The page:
Frank Marryat was an Englishman from a wealthy, educated middle class family who was trained as a draftsman. His father, Captain Frederick Marryat, was a well known English naval officer, traveller and hero of the Napoleonic wars, whose novels became very popular in the first half of the 19th century. He wrote, among others, A Diary in America (1839) after a two-year stay in Canada and the US, and a novel for children, Narrative of the travels and adventures of Monsieur Violet in California, Sonora and Western Texas (1843). Frank Marryatt's taste for travel, as well as his desire to write, must have been influenced by his father (who had died shortly before his journey to California).
Frank, like thousands of other recent graduates in both Europe and throughout the Americas, not yet committed to either a family or a career, chose to take a chance at getting rich - while having the adventure of a lifetime - in the gold fields on the far edge of the world, which was what the US territory of California was in 1849 and 1850.
His travel journal, most of his possessions and the remains of the Niantic, the landlocked ship (a two-story building with a "sailing ship foundation" in the picture above) were all destroyed in the fire of May 3-4, 1851. Marryat returned to California in late 1852 with his recent bride, to whom he'd promised a trip to California. On the return trip home to England he contracted yellow fever on the Isthmus. With difficulty, he was able to complete his book, Mountains and Molehills, or Memoirs of a Burnt Journal, but the young author/illustrator died shortly before its publication in 1855. He was only twenty eight years old.
While Marryat intended his account to be a light and humorous popular entertainment, his book is also unguardedly factual, closer to modern journalism in style than the more common "high literary" language of most mid-19th century memoirs. Mountains and Molehills... reads more more like a letter written to a friend. He wrote about, and drew pictures of, his impressions the California Gold Rush - and this picture shows several things that an American correspondent possibly wouldn't/couldn't report for publication.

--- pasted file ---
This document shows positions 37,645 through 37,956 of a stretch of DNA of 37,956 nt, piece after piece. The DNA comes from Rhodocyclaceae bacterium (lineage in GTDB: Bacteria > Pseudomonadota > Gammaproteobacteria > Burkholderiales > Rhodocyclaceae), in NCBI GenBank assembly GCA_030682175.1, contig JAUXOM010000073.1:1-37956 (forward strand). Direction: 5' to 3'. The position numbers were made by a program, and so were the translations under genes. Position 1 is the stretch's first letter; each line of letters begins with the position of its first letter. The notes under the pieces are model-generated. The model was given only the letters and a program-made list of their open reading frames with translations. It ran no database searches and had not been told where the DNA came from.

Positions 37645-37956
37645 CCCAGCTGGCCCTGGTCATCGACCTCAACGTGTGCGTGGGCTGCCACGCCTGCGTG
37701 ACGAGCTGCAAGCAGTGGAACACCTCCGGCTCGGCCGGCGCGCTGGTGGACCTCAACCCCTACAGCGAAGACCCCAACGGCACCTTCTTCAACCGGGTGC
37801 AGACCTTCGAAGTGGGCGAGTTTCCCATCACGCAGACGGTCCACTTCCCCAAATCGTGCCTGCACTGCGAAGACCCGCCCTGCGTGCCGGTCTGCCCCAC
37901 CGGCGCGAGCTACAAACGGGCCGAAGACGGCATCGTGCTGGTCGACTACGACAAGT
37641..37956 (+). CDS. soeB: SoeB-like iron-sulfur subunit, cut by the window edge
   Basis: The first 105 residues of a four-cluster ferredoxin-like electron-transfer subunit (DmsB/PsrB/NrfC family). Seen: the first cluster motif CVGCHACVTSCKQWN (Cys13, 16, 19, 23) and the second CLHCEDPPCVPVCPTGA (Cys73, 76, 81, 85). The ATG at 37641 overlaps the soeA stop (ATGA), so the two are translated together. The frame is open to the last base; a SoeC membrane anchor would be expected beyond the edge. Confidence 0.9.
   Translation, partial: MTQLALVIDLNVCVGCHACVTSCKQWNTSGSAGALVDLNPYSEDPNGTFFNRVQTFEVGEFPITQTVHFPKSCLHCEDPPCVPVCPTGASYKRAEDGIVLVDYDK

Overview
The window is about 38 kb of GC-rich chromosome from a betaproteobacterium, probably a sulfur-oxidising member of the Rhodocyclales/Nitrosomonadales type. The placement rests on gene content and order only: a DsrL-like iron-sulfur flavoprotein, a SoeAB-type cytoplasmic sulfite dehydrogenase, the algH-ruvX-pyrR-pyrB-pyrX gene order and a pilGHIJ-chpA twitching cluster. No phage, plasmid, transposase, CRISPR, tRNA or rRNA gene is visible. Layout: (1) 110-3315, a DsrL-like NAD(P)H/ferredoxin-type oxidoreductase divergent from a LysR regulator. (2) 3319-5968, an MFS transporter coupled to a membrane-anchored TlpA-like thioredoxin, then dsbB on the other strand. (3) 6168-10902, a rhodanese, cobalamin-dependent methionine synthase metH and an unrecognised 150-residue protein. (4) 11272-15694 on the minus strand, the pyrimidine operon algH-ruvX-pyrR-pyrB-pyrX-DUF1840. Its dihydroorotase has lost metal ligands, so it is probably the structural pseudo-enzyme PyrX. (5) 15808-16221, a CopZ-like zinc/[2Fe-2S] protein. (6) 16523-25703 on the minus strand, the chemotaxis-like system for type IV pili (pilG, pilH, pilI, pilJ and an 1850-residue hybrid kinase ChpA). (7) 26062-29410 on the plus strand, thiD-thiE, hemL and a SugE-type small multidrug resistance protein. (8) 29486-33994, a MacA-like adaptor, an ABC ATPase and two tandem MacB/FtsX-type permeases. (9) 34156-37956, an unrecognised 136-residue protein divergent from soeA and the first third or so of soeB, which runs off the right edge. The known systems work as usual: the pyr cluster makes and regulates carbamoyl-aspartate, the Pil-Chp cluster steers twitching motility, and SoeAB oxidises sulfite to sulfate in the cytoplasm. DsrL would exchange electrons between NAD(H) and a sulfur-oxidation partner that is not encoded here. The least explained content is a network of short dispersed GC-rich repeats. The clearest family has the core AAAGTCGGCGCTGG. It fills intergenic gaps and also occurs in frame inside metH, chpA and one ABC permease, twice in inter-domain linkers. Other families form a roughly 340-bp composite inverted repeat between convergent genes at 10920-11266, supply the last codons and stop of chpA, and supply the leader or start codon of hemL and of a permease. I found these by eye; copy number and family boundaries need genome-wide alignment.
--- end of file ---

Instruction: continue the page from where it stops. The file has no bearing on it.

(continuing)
This book, with its drawings, is Frank Marryat's consolidated memory of some of the extraordinary things he witnessed in gold rush California.
Marryat also helps explain the "wide open" culture of the gold rush with icons juxtaposed in a way that would be, at the time, considered preposterous. In the building at the right, two doors lead to enterprises in philosophical (and, as considered in the 19th century, moral) opposition. At mid-century, when the temperance movement burned brightly in the better ordered eastern United States, a liquor store and a biblical tract society would never share the same roof!
Significantly, as well, all the characters are all male, underscoring the fact that the gold rush was largely a migration of men, called by some historians "the greatest movement of humanity since the Crusades."